Our morning destination, yesterday, was the library, where we attended the annual volunteer recognition brunch. My boys had never been to an awards banquet before and they did their share of yawning during the commendations and speeches but perked up again when they saw the pastries on the buffet. They, of course, had a lot of people come up and ask them where they volunteered and what they did. Carmac, particularly, enjoyed telling them about working "crowd control" for the marionette shows (keeping the throngs of wild toddlers from approaching the stage).

After the brunch, we hung out for an hour in the Children's Library and read books for a while. Then, we walked to the Frist.

There is an exhibit at the Frist, "Societe Anonyme" which is a collection of work put together by Katherine Dreier, Marcel Duchamp and Man Ray to introduce Americans to "modern" art (this was back in the early part of last century). I was excited to go because I've been reading a lot of books about artists and Wassily Kandinsky comes up all the time as an artist who's work heavily influenced many other artists and I'd never had the opportunity to study any of his work in person and he was a major component of the Societe.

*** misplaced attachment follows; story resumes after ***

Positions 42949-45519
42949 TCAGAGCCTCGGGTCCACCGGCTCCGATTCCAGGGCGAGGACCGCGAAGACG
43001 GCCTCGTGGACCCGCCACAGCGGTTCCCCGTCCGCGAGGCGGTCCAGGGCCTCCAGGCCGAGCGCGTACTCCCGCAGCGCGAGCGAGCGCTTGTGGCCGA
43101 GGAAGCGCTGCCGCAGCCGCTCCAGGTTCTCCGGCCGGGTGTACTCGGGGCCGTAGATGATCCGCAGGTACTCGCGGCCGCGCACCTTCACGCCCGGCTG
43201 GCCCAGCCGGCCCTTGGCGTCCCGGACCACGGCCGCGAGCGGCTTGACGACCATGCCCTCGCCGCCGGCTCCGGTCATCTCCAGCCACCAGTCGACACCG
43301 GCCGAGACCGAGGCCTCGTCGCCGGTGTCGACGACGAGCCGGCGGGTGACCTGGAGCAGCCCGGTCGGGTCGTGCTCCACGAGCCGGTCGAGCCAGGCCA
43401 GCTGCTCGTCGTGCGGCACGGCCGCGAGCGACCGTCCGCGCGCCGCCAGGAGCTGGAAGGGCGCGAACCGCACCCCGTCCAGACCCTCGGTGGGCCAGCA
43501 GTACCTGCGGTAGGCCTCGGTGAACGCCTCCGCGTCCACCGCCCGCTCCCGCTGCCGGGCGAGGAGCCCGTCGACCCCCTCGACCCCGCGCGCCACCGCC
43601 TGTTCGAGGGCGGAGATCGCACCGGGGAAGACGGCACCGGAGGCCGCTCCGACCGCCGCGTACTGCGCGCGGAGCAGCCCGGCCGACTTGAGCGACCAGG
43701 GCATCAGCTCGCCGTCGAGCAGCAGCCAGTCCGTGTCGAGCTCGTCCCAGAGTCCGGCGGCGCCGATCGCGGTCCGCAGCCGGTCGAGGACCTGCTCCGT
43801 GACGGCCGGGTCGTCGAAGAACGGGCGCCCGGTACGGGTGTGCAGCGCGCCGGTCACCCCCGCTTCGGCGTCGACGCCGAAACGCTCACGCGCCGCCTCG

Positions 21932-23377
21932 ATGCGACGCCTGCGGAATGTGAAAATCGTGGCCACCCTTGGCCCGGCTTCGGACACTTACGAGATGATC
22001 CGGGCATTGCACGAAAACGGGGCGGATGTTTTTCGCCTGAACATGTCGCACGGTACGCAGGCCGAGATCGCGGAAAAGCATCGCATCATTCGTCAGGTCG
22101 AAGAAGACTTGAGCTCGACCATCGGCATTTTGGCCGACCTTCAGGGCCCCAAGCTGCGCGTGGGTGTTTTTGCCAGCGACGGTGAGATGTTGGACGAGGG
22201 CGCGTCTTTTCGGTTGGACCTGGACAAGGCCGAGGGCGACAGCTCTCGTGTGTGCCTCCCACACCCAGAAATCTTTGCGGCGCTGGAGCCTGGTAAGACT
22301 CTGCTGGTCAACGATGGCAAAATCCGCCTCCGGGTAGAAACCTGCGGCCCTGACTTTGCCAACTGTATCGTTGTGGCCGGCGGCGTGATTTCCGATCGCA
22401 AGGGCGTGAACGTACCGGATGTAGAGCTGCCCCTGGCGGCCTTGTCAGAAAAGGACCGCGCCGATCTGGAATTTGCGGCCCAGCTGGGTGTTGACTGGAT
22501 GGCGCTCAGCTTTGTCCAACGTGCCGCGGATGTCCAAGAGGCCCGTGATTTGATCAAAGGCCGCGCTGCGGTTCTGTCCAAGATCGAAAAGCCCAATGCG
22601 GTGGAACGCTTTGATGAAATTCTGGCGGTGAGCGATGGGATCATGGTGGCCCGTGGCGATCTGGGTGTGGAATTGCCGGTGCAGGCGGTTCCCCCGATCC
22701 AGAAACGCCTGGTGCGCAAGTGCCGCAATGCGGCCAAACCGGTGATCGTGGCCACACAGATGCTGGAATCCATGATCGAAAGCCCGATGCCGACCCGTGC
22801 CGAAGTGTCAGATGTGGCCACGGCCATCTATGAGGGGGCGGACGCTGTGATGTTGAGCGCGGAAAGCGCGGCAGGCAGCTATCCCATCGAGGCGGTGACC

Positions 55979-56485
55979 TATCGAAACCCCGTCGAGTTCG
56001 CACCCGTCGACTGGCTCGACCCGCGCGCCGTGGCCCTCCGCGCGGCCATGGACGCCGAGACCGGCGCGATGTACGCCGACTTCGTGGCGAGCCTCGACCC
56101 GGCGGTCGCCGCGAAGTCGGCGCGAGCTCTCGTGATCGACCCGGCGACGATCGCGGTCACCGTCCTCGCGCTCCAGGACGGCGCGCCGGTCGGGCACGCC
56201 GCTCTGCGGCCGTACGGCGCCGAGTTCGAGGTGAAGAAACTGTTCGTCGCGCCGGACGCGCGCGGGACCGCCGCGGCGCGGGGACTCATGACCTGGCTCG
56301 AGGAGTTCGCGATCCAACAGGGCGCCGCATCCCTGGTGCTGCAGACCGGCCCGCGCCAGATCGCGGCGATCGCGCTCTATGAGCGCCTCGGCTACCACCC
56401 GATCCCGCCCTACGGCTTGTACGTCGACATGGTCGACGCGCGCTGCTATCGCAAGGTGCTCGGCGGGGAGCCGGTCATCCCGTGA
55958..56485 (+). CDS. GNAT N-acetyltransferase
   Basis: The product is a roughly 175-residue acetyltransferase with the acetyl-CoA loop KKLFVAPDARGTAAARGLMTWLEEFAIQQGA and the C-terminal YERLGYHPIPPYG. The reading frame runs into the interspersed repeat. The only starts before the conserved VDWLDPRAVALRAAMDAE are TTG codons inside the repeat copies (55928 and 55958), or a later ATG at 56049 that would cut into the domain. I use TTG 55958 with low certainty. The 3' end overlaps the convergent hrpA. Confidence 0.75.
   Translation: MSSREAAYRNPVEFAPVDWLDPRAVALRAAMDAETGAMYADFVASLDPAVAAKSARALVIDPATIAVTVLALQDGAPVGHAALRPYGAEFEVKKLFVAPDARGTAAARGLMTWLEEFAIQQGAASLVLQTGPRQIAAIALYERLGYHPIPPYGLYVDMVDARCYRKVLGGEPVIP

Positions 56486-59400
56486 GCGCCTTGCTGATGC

Both my boys were barely resigned to being dragged around an art exhibit but in the third room, there was a film being shown. The filmmaker was Lotte Reiniger, a German woman who began making shadow-puppets as a child. She made the film The Adventures of Prince Achmed in 1926- the earliest surviving animated film. The details in the puppets were amazing. It's a silent film with a symphonic score by Wolfgang Zeller. The boys watched for 20 or 30 minutes and were reluctant to leave when it was time to move on.

We went into ArtQuest to do some painting, drawing, listening, and reading for a while, then went to the cafe to have a snack and some hot cider.

Then we walked to aikido where Zed got thrown around and Carmac made silly putty snow people.

Hammy picked us up and we came home to play a game of Mouse Trap and get ready for bed.

Declan, too, had a long day. I rode with Hammy to pick him up at a few minutes after 10:00 pm. He'd been at school since 7:15 am. The musical he's been staying late to prepare for opened last night, Footloose. He said it went well. He's doing general backstage stuff. He's helped build sets and do set design. He's really learning a lot and enjoying it. He's not getting much in the way of academics from school but he's still learning a tremendous amount that he will use the rest of his life.